XIFAXAN® (rifaximin) 550 mg tablets are indicated for the reduction in risk of overt hepatic encephalopathy (HE) recurrence in adults and for the treatment of irritable bowel syndrome with diarrhea (IBS-D) in adults.
IMPORTANT SAFETY INFORMATION
- XIFAXAN is contraindicated in patients with a hypersensitivity to rifaximin, rifamycin antimicrobial agents, or any of the components in XIFAXAN. Hypersensitivity reactions have included exfoliative dermatitis, angioneurotic edema, and anaphylaxis.
- Clostridium difficile-associated diarrhea (CDAD) has been reported with use of nearly all antibacterial agents, including XIFAXAN, and may range in severity from mild diarrhea to fatal colitis. If CDAD is suspected or confirmed, ongoing antibiotic use not directed against C. difficile may need to be discontinued.
- There is an increased systemic exposure in patients with severe (Child-Pugh Class C) hepatic impairment. Caution should be exercised when administering XIFAXAN to these patients.
- Caution should be exercised when concomitant use of XIFAXAN and P-glycoprotein (P-gp) and/or OATPs inhibitors is needed. Concomitant administration of cyclosporine, an inhibitor of P-gp and OATPs, significantly increased the systemic exposure of rifaximin. In patients with hepatic impairment, a potential additive effect of reduced metabolism and concomitant P-gp inhibitors may further increase the systemic exposure to rifaximin.
- In clinical studies, the most common adverse reactions for XIFAXAN (alone or in combination with lactulose) were:
- HE (≥10%): Peripheral edema (17%), constipation (16%), nausea (15%), fatigue (14%), insomnia (14%), ascites (13%), dizziness (13%), urinary tract infection (12%), anemia (10%), and pruritus (10%)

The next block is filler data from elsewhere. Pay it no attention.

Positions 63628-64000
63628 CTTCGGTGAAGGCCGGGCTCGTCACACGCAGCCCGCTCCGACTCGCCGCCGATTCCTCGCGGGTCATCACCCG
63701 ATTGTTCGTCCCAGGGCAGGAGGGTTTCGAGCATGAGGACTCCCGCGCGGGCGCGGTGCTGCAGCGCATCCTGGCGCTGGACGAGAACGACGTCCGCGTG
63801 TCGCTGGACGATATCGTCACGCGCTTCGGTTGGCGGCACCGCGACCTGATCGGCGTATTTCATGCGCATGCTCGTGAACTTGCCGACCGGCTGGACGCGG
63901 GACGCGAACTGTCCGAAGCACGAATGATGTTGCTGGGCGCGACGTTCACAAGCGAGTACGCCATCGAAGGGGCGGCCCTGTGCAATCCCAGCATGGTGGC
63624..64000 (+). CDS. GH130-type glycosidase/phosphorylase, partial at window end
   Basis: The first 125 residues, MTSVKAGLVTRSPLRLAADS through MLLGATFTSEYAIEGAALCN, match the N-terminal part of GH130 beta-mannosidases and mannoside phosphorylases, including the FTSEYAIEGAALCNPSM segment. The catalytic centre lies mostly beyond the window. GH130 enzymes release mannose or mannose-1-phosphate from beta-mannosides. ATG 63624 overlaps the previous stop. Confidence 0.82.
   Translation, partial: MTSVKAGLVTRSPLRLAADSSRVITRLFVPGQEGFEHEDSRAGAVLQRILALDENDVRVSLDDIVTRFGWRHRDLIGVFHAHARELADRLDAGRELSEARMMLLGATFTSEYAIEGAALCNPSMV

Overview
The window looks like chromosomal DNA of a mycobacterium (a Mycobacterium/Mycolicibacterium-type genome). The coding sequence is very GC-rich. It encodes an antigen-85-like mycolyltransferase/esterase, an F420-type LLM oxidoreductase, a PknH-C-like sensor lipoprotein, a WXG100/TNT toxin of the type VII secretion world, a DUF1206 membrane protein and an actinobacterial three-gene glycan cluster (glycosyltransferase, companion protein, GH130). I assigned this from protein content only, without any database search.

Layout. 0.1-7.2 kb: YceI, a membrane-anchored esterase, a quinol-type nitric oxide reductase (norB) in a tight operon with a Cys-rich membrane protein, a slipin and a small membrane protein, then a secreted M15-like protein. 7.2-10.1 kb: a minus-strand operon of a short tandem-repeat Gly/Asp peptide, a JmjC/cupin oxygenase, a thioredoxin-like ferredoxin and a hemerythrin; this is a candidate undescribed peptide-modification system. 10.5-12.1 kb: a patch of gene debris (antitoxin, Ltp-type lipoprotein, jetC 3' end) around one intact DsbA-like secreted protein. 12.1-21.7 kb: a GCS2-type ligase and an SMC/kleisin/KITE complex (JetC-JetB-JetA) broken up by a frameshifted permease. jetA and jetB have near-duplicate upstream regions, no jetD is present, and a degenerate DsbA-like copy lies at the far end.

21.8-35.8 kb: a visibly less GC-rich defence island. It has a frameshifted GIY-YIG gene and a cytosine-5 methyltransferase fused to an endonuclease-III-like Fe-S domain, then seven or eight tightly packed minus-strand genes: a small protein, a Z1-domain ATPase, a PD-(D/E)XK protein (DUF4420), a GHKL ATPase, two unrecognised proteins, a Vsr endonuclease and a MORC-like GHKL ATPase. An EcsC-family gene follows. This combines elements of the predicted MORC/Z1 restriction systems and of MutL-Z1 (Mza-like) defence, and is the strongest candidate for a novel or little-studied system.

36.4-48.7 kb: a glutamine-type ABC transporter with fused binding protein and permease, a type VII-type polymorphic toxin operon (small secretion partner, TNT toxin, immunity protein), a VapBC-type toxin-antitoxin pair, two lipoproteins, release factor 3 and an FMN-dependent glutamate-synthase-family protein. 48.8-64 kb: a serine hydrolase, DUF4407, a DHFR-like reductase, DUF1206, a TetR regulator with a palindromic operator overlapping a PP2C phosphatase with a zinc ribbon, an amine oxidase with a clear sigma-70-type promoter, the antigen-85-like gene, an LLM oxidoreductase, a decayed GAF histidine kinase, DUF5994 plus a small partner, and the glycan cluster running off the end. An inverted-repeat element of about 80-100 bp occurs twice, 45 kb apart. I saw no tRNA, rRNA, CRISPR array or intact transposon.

- IBS-D (≥2%): Nausea (3%), ALT increased (2%)
- INR changes have been reported in patients receiving rifaximin and warfarin concomitantly. Monitor INR and prothrombin time. Dose adjustment of warfarin may be required.
- XIFAXAN may cause fetal harm. Advise pregnant women of the potential risk to a fetus.
To report SUSPECTED ADVERSE REACTIONS, contact Salix Pharmaceuticals at 1-800-321-4576 or FDA at 1-800-FDA-1088 or www.fda.gov/medwatch.
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Salix Pharmaceuticals is one of the largest specialty pharmaceutical companies in the world committed to the prevention and treatment of gastrointestinal diseases. For more than 30 years, Salix has licensed, developed and marketed innovative products to improve patients' lives and arm health care providers with life-changing solutions for many chronic and debilitating conditions. Salix currently markets its product line to U.S. health care providers through an expanded sales force that focuses on gastroenterology, hepatology, pain specialists and primary care. Salix is headquartered in Bridgewater, New Jersey. For more information about Salix, visit www.Salix.com and connect with us on Twitter and LinkedIn.
About Bausch Health
Bausch Health Companies Inc. (NYSE/TSX: BHC) is a global diversified pharmaceutical company whose mission is to improve people's lives with our health care products. We develop, manufacture and market a range of products primarily in gastroenterology, hepatology, neurology, dermatology, international pharmaceuticals and eye health, through our controlling ownership of Bausch + Lomb Corporation. With our leading durable brands, we are delivering on our commitments as we build an innovative company dedicated to advancing global health. For more information, visit www.bauschhealth.com and connect with us on Twitter and LinkedIn.
The XIFAXAN 550 mg product and the XIFAXAN trademark are licensed by Alfasigma S.p.A. to Salix Pharmaceuticals or its affiliates.
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SOURCE: Bausch Health Companies Inc.